I read The Art of Hiding in about 4 straight hours with only brief breaks from it. At times I found tears were near the surface especially in the early part of the book, which for me shows how emotionally involved I was with this family from a relatively early stage.  This book took me on a journey that I am entirely glad I took, it really does highlight the differences in lifestyle between the rich and poorer, as well as how in extreme circumstances you can deal with situations so far out of your own comfort zone. 

Although not my favourite book by this author, it is still a very accomplished story that was gripping to read and easily up to her normal standards. 

Thank you so much to Netgalley and Lake Union Publishing for this copy which I have reviewed honestly and voluntarily. 

Sunday, 20 August 2017

Book Review - The House by Simon Lelic

Amazon UK
Title: The House
Author: Simon Lelic
Format reviewed: Paperback
Source: Publisher supplied review copy
Publisher: Penguin
Publication Date: 17th August 2017
Rating: 5 Stars


Whose story do YOU believe?

Londoners Jack and Syd moved into the house a year ago. It seemed like their dream home: tons of space, the perfect location, and a friendly owner who wanted a young couple to have it.

So when they made a grisly discovery in the attic, Jack and Syd chose to ignore it. That was a mistake.

Because someone has just been murdered outside their back door. And now the police are watching them.

THIS STORY IS THEIR CHANCE...

TO PROVE THEY'RE INNOCENT. 
OR TO GET AWAY WITH MURDER.

Incredibly creepy and addictive story that I was scarcely able to tear myself away from. There is just something about this authors writing style that enticed me in and just wouldn’t let me go.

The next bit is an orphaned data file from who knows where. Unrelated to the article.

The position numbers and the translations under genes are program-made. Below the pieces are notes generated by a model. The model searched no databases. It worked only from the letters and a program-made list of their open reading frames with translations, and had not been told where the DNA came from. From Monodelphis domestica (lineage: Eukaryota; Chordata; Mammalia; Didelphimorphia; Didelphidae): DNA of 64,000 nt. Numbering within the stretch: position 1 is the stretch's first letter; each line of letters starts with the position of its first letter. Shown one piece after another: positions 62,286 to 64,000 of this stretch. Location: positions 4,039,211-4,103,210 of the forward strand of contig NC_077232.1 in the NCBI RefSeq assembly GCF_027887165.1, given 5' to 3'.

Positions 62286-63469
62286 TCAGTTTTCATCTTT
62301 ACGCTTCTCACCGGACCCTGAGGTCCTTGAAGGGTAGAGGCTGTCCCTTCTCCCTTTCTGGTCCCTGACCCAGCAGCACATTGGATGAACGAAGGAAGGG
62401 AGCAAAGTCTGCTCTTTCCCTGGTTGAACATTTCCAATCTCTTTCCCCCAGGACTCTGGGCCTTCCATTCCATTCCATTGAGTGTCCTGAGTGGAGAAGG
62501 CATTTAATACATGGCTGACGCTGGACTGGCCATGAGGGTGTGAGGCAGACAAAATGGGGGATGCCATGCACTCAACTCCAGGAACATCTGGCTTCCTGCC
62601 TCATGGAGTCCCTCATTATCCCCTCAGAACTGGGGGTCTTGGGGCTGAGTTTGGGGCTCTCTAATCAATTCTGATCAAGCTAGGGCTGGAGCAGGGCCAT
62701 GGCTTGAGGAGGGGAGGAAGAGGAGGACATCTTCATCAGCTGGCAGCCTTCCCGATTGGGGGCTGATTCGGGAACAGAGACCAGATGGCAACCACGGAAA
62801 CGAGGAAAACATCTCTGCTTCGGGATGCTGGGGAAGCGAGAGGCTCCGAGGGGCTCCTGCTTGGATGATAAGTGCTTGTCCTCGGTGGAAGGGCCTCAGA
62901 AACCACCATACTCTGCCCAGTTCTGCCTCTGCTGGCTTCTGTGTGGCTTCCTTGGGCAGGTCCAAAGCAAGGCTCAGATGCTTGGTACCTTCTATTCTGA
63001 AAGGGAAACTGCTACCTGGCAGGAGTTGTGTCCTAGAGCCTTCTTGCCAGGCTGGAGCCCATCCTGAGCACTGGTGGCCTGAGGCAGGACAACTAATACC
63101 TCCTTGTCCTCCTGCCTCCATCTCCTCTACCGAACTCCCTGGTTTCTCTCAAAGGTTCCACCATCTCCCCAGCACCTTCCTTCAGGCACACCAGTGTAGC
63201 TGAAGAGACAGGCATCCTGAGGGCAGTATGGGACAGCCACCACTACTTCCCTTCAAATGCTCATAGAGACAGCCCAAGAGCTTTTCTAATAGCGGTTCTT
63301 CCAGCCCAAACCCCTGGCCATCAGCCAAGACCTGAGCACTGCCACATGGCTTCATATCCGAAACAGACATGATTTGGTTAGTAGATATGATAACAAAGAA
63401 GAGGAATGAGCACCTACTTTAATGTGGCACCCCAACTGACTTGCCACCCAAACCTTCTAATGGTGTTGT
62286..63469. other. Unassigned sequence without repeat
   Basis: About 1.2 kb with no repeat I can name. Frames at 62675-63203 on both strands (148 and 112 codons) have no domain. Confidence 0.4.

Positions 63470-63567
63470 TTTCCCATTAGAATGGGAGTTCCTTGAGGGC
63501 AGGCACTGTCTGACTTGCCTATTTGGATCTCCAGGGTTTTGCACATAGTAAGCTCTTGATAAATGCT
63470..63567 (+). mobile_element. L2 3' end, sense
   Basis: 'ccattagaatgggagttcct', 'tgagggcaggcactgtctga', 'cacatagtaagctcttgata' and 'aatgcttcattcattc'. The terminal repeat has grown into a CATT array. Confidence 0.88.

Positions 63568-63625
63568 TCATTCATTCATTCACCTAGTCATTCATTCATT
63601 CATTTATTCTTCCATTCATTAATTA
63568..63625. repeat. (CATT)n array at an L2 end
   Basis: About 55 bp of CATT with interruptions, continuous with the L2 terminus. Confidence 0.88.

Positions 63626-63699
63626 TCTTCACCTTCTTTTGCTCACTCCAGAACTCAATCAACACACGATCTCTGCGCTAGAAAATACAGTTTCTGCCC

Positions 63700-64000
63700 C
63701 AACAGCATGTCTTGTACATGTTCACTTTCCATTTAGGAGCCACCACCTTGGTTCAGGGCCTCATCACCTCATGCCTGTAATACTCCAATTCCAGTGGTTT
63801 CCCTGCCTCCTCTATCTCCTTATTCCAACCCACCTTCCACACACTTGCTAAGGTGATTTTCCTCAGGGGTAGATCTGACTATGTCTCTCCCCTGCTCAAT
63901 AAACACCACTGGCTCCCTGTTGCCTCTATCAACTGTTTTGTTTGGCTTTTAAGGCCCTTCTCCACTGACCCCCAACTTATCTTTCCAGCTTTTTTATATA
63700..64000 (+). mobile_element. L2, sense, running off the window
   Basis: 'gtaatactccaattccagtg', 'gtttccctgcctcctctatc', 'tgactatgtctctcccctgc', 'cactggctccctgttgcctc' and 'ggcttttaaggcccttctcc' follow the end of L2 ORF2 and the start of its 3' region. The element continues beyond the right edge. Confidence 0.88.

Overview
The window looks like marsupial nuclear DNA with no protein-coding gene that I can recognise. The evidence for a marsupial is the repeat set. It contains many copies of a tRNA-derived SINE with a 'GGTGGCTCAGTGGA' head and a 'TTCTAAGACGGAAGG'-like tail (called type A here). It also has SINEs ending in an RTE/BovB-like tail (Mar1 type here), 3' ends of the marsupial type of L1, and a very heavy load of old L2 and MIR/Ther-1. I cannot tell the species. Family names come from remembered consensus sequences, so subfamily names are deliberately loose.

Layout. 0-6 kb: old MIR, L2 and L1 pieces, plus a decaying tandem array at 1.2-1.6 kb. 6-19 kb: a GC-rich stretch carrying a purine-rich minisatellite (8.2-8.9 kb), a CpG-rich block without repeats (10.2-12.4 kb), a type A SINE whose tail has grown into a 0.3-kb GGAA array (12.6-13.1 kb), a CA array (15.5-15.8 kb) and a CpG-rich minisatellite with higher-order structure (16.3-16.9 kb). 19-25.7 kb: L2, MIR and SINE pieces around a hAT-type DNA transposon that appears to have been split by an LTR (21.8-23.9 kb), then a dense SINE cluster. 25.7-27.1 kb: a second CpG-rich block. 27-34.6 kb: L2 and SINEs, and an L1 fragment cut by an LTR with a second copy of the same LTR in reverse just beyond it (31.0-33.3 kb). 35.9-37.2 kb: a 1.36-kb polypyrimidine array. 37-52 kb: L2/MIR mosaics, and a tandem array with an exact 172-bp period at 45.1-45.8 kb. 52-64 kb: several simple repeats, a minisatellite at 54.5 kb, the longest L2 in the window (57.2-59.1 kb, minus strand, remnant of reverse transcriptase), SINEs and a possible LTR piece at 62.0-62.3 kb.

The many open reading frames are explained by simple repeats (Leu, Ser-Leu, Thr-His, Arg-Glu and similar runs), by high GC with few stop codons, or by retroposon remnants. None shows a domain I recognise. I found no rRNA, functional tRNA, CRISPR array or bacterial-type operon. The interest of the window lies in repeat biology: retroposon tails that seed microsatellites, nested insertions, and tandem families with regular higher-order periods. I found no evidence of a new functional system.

Although the book is called The House, it is about so much more than a house, although it is the trigger for everything that happens. For the first part of the book the story alternates between Jack and Syd telling the story in their easily identifiable voices.

They are writing down exactly what happened as they understand it, to get it clear to themselves, and there is a bit of a chatty feel to the writing, as we get to see all the odd occurrences that happened from the time they found this rather creepy house.

The timeline isn’t completely chronological as it is how they have remembered the events and the order they feel things need to be explained to anyone that reads this account.  Jack’s story is one that I had no problem reading, I just didn’t fully take to his character, but he seemed like a nice enough guy.

However Syd’s story is what makes the book, I loved her voice, and what comes out from her backstory is gripping, horrendous and made me really root for her. She has had a troubled life and yet she still tries to help someone else who she can see in a similar sort of situation.

Whether Syd or Jack’s judgments were always correct, I’ll say that by the time we reach part of the book, I had no choice but to curl up on the sofa and pray that I had no interruptions, I was hooked and raced through the second half of the book, eager to see just what it would bring.

There are many twists and surprises to come, and I was kept guessing throughout.  I’m not sure exactly how you would describe this book, it doesn’t feel quite like a psychological thriller, but it’s definitely full of suspense, creepy feelings and gripping writing.